That article kept me going for the rest of that week while media in Arkansas was virtually silent. I just didn’t know what else to do to drum up interest in the Bake Off ….in me. I was running out of time. There was no way I was going to dig up enough votes to get through. In a desperate, last minute attempt, I contacted a lady I used to make cakes for who also happens to own two Sonic Drive-Ins in our area. I shamelessly asked if they would be willing to give out flyers with their orders. She said they’d be happy to. I printed off hundreds and hundreds of flyers and spent a good chunk of my grocery budget on ink for my printer. This is where the “Doughboy obsession” part comes in. I was literally consumed with doing everything I could to make it to the finals. I wasn’t going to go down without a fight.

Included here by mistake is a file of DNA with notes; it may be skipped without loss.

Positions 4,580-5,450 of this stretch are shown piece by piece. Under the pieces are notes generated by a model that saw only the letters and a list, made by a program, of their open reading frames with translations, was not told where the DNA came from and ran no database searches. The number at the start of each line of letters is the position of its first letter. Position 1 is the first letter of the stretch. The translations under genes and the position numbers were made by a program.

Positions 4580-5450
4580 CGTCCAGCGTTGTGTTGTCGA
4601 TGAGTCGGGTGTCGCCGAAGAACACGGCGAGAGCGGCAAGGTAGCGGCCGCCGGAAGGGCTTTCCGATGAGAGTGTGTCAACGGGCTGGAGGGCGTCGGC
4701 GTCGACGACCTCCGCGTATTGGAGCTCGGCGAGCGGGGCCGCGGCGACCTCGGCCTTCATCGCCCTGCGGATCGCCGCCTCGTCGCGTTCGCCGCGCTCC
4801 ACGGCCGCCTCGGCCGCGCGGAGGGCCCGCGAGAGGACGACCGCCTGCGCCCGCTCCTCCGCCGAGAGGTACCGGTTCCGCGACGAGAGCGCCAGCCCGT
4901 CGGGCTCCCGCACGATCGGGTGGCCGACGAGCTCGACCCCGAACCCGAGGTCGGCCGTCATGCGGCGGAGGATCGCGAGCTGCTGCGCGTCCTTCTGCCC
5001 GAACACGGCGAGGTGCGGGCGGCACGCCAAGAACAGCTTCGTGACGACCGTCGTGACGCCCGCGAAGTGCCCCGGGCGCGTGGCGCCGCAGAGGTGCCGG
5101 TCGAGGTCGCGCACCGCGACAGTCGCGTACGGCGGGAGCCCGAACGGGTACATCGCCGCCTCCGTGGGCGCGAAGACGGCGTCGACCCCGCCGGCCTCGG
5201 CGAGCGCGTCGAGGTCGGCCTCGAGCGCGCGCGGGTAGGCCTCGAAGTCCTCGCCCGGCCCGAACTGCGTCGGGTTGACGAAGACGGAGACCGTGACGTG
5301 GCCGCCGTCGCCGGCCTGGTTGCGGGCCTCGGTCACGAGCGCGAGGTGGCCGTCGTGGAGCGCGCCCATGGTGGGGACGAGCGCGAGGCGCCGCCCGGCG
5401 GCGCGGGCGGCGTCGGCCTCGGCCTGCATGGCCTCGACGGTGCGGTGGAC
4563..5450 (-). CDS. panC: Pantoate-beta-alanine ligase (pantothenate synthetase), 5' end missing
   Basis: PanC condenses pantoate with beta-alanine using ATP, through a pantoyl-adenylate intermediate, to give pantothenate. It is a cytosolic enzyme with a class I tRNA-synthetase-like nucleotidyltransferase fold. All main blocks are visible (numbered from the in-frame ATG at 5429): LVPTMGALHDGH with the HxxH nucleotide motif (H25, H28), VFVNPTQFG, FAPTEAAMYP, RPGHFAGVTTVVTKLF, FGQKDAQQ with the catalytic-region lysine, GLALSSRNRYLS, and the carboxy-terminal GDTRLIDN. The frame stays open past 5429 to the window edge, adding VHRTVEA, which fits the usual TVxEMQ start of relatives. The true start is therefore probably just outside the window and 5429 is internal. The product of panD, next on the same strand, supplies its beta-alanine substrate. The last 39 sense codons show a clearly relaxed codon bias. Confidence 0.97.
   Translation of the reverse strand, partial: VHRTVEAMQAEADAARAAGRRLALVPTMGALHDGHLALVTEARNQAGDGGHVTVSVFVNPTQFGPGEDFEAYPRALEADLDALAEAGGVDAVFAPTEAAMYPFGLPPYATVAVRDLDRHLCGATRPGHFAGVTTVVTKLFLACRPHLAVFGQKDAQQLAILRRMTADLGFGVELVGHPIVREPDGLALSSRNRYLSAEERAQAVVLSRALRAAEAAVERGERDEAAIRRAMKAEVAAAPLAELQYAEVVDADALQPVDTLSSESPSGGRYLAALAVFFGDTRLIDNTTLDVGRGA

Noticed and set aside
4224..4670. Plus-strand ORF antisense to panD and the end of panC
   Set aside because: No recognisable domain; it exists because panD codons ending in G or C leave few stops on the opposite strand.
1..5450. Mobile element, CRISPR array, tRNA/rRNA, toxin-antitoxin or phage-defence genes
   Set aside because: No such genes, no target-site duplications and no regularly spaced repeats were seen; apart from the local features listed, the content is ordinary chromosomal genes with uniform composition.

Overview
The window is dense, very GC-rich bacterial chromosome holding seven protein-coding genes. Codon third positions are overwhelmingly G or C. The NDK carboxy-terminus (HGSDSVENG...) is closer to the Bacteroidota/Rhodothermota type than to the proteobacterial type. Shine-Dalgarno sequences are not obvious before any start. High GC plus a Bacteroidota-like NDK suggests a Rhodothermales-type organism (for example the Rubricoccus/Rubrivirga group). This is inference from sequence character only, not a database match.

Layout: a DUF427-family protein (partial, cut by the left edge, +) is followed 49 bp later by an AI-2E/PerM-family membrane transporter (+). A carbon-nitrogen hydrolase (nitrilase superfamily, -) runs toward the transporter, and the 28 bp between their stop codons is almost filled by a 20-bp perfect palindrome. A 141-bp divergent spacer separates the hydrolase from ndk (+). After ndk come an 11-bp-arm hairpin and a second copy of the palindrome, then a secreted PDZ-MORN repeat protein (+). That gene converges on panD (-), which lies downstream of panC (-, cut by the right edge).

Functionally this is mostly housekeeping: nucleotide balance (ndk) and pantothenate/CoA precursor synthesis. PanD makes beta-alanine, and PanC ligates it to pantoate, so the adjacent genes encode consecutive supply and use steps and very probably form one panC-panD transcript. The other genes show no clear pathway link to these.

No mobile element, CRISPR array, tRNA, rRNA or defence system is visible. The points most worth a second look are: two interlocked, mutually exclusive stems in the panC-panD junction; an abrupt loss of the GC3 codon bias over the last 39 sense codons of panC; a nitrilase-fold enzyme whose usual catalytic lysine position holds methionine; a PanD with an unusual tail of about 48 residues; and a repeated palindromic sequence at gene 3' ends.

With one week of voting left to go, I was feeling as if I had exhausted all of my resources when I got a call from my sister who lives in Minneapolis. She had just received a text from a friend of hers in Little Rock who said that one of the local morning radio shows was talking about me and asking people to vote for me. I ran to the computer to listen to the radio show online. By the time I logged in, they had moved on to another topic. Oh well. It was publicity! I’ll take what I can get.
I came up with an idea to host a Virtual Voting Party on Facebook. I invited all of my friends and encouraged them to invite their friends, and so on. It was a way for me to keep track of the support which I hoped was translating into votes. It also allowed me to keep those who were truly interested up to date on my Bake Off news.